Editorial: New Rules And Restrictions At Freeman Park

By / Editorials / Wednesday, 12 November 2014 05:00

Managing Editor

The Carolina Beach Town Council voted four to one at their November 10th, meeting to implement new rules and place restrictions on camping. (See report on page 1-A).
Most people agree changes are required to address issues such as littering, but other than that the area is far more controlled and in far better condition environmentally speaking than it was before the Town took over the area and started calling it a "park."
I remember reporting on the issues in the early 2000's and taking photos of areas were people would use the bathroom in the sand dunes. No law enforcement patrols unless it was on a holiday weekend when the Sheriff's Department would come down to write some tickets. No trashcans. No toilets. No sand fencing to protect the dunes.
Fast-forward to the present and all of those items have been addressed. There are over 200 trashcans out there and trailers with toilets on them. There's police, lifeguards and trash pickup. Sand fencing to protect the dunes that have grown in size since the Town began managing the area.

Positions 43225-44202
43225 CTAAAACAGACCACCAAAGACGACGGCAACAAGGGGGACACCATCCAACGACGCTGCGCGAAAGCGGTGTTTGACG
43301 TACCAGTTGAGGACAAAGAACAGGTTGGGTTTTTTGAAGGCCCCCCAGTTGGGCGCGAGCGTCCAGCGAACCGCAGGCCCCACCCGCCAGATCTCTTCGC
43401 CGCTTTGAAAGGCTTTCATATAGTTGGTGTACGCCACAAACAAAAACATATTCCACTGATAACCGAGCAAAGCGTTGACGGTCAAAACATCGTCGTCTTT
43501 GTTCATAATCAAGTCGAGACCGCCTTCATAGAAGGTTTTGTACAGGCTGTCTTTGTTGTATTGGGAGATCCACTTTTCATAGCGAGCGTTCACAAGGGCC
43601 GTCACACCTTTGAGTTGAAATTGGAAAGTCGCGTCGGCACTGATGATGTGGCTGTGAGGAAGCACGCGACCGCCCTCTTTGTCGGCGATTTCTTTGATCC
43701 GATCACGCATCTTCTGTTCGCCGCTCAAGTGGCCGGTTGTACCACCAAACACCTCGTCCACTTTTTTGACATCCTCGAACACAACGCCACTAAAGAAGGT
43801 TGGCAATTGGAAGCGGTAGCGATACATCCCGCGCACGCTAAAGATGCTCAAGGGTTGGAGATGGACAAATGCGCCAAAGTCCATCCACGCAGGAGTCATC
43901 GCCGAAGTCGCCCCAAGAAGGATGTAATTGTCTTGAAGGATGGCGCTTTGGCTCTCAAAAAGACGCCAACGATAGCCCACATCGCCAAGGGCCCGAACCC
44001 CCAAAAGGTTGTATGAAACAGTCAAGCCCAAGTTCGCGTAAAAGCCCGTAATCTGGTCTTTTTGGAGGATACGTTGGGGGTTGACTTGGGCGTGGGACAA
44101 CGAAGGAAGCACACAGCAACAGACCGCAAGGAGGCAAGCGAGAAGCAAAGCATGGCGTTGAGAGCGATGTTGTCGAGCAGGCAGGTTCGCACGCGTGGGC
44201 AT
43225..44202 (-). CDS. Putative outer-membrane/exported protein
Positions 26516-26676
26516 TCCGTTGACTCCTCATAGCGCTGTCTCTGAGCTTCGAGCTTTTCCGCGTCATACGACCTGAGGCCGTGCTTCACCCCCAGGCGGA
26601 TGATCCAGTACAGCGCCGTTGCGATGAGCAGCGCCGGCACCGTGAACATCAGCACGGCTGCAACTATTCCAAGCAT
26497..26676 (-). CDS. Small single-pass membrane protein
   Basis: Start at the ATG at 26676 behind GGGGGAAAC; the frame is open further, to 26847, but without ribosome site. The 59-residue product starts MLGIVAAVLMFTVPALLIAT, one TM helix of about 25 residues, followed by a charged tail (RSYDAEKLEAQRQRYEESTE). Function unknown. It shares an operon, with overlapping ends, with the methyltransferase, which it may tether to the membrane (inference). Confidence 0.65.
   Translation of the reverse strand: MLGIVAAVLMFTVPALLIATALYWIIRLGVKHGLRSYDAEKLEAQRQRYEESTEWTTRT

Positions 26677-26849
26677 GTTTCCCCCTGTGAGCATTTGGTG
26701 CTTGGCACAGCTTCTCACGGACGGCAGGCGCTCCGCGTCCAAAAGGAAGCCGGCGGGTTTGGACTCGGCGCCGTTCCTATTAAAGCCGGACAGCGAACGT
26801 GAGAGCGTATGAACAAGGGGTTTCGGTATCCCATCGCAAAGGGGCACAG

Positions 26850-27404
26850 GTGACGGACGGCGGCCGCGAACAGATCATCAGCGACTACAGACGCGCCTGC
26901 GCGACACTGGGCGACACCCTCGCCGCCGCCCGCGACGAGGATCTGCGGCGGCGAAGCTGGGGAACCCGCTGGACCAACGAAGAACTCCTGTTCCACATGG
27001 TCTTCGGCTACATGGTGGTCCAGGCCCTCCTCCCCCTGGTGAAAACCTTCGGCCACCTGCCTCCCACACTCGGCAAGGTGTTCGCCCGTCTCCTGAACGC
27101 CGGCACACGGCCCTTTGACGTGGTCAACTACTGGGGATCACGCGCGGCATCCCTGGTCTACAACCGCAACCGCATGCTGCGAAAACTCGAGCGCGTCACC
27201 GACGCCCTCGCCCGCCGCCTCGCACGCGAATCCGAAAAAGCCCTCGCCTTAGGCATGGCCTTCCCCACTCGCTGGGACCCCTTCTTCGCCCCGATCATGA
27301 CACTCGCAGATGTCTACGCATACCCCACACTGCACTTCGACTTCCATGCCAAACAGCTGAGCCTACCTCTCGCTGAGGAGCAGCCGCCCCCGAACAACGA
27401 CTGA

Some on Council have made statements about a need to be better environmental stewards of the area. Well, you should have been years ago in order to make an educated comparison. The Town achieved that and has been improving upon it ever since. And yes, the U.S. Fish and Wildlife Service came down years ago and said if sea turtles get harassed they would take action and potentially work to close the area to vehicles. The Town adopted a management plan that included a sea turtle monitoring and relocation program. That program didn't exist prior to the Town becoming environmental stewards of the Freeman Park area.
On the topic of new camping restrictions, I can't imagine a family will want to make reservations to camp right next to the dunes and gaze across several lanes of four-wheel drive traffic and a line of people with pop up tents and vehicles parked along the water's edge.
Then have to leave their tent and valuables to walk 50' or 100' feet to the oceanside of the park to actually enjoy the beach amid several rows of vehicles of non-campers.
So the people that pay more get to sit in the nose bleed section at the concert? That's a heck of a way to treat people that are going drop as much as $150 on a season pass and $10 to camp to help offset the cost to taxpayers for expensive future  beach nourishment projects. Increase the number of campsites and put them closer to what they can to enjoy: the ocean.


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